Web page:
Galileo Gold takes battle of Guineas winners at Royal Ascot

Caravaggio lands eighth Coventry for Aidan O’Brien on first day of meeting

Caravaggio ridden by Ryan Moore wins the Coventry Stakes during day one of Royal Ascot. Photograph:   Adam Davy/PA Wire.

Caravaggio ridden by Ryan Moore wins the Coventry Stakes during day one of Royal Ascot. Photograph: Adam Davy/PA Wire.

 

Galileo Gold won the battle of the 2000 Guineas winners in the St James’s Palace Stakes at Royal Ascot.

Hugo Palmer’s three-year-old claimed Classic glory at Newmarket in early May, but had to make do with the runner-up spot behind Awtaad in the Irish version at the Curragh and the pair clashed once more in Berkshire.

Adding further spice to the mix was the presence of Aidan O’Brien’s runaway French Guineas winner The Gurkha and he was sent off the heavily backed 4-5 favourite.

Galileo Gold (6-1) was ridden prominently by Frankie Dettori, with his major rivals adopting more patient tactics.

Dettori sent his mount to the front with two furlongs to run and while Awtaad and The Gurkha gave chase, it was all too late as Galileo Gold galloped on to score by a length and a quarter.

The Gurkha narrowly beat Awtaad to the runner-up spot, with the trio clear of the field.

Dettori said: “Everything went to plan. Three Guineas winners, I managed to get first run on the other two.

“Hugo was so nervous today, he made me feeling nervous when I talked to him.

“He’s a Guineas winner, a St James’s Palace winner, he’s a great horse to have.

“We had a few excuses in Ireland, but he had no place to hide today and he’s redeemed himself.”

Caravaggio kept his unbeaten record intact with a brilliant victory in the Coventry Stakes at Royal Ascot as trainer Aidan O’Brien got his Royal Ascot off on the front foot.

A winner at Dundalk and the Curragh earlier this year, the Scat Daddy colt was sent off the 13-8 favourite to complete his hat-trick and provide O’Brien with a record eighth victory in this prestigious juvenile contest.

Ryan Moore rode a patient race in the group racing towards the stands rail before angling wide to mount his challenge with over a furlong to run.

Caravaggio showed thrilling acceleration to grab the lead and he powered clear close home to beat Mehmas going away.

The Ger Lyons-trained Psychedelic Funk just held on in a three-way photo for third.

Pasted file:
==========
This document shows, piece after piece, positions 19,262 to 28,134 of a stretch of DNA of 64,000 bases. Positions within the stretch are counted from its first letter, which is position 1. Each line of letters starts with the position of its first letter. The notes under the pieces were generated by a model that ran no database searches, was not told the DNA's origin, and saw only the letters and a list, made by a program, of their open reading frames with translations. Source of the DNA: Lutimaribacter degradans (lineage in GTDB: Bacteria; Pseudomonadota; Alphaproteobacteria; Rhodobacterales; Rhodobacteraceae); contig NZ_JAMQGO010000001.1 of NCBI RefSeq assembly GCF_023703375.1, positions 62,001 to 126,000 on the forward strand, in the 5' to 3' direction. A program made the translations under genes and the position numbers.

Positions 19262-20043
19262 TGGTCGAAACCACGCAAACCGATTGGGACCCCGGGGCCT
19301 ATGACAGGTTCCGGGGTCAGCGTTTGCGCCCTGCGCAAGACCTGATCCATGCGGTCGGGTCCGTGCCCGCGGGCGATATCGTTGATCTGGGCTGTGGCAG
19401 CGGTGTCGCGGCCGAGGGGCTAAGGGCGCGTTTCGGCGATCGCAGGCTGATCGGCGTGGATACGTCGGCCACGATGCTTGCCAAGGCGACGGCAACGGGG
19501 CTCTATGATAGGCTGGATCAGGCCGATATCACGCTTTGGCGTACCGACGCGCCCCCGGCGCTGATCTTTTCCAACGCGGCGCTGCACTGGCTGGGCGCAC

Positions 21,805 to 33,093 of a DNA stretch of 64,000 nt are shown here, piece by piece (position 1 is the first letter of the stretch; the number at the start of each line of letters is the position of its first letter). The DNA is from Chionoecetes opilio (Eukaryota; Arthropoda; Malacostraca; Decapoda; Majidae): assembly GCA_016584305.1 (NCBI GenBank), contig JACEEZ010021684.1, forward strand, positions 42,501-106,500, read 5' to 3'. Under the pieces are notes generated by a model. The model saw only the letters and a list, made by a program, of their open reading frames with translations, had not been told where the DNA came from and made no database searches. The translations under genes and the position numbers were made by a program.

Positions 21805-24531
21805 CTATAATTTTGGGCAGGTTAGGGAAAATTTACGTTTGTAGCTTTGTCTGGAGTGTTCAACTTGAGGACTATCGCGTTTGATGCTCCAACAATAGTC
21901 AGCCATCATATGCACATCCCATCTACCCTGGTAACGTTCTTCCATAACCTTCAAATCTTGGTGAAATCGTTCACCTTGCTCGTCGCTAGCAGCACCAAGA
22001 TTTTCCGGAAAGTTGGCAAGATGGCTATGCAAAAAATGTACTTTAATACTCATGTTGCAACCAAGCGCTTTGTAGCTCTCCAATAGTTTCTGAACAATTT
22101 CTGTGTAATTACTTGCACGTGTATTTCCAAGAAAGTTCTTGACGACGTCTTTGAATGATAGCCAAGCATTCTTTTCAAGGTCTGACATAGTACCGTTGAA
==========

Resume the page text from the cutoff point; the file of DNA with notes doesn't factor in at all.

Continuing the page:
Moore said: “He’s won two races really (having had to switch from main group), the others couldn’t take me far enough.

“He was very impressive. I was a bit worried about the ground, but he’s won in spite of it.”

O’Brien said: “He’s very smart. We were worried that because he’s so quick we maybe should have had him in the Norfolk (over five furlongs). He got it (six furlongs) and he got it well.

“He’s a horse that you could never be sure he’d get a mile because he’s so quick. He settles very well and he’s clean-winded. He’s a lovely-sized horse and he does all the right things. He’s a very exciting horse.”

Caravaggio is the new ante-post favourite for next season’s English 2000 Guineas, trading at around 7-1, with Moore especially excited about what the future might hold.

He added: “He’s won two races. I had to pull him out and go after the far side group so he’s done very well.

“When he gets on better ground, he will be a better horse.

“At this stage of his career, he’s very good. At this stage he’d be the best I’ve sat on.”

Richard Hannon said of runner-up Mehmas: “On better ground, he might have got closer.

“We will sit down and speak to Harry Herbert (owner’s racing manager) but he could go for the Richmond (Goodwood) or the July Stakes (Newmarket).

“Maybe the Prix Robert Papin (Maisons-Laffitte) could be for him as Gutaifan went there last year.”

Lyons said: “My horse comes into a different world when the ground goes soft.

“He was tracking the leader but he just could not pick up on the ground.

“I was very negative coming into the paddock. Colin Keane said he didn’t have the speed but he stayed on. His class got him through.”

Profitable continued his flying start to the season with a thrilling success in the King’s Stand Stakes.

Clive Cox’s four-year-old lined up for the five-furlong Group One in tremendous form having won his first two starts of the campaign, in the Palace House at Newmarket and the Temple Stakes at Haydock.

Adam Kirby had the 4-1 shot buried in the middle of the pack early on, but he hit the front a furlong out and knuckled down to get the better of a protracted duel with Cotai Glory by a neck. Goken finished strongly to grab third.

Hot favourite Mecca’s Angel raced up with the pace before weakening rapidly and was ultimately bitterly disappointing.

A tearful Kirby revealed his girlfriend had given birth to a baby boy just hours before.

He said: “I think he’s the best five-furlong horse I’ve ever ridden. His cruising speed is phenomenal. I’m delighted for everyone involved, but, more importantly, I’m delighted for Clive.

“My girlfriend gave birth to a baby boy a few hours ago, so it’s all good.”

Brilliant North American mare Tepin claimed glory in the opening Queen Anne Stakes.

Trained by Mark Casse and ridden by Julien Leparoux, the five-year-old was making her British and European debut having won a host of big races in her homeland, including the Breeders’ Cup Mile at Keeneland last October.

Sent off at 11-2 due to doubts about the rain-softened ground, Tepin was always travelling well and knuckled down admirably in the final furlong to get the better of Belardo by half a length.

Leparoux said: “It’s just amazing. It’s a great feeling. She’s a champion and she proved it today. She had to work hard, for sure, as the last 100 metres was a long way to go.It’s awesome.”

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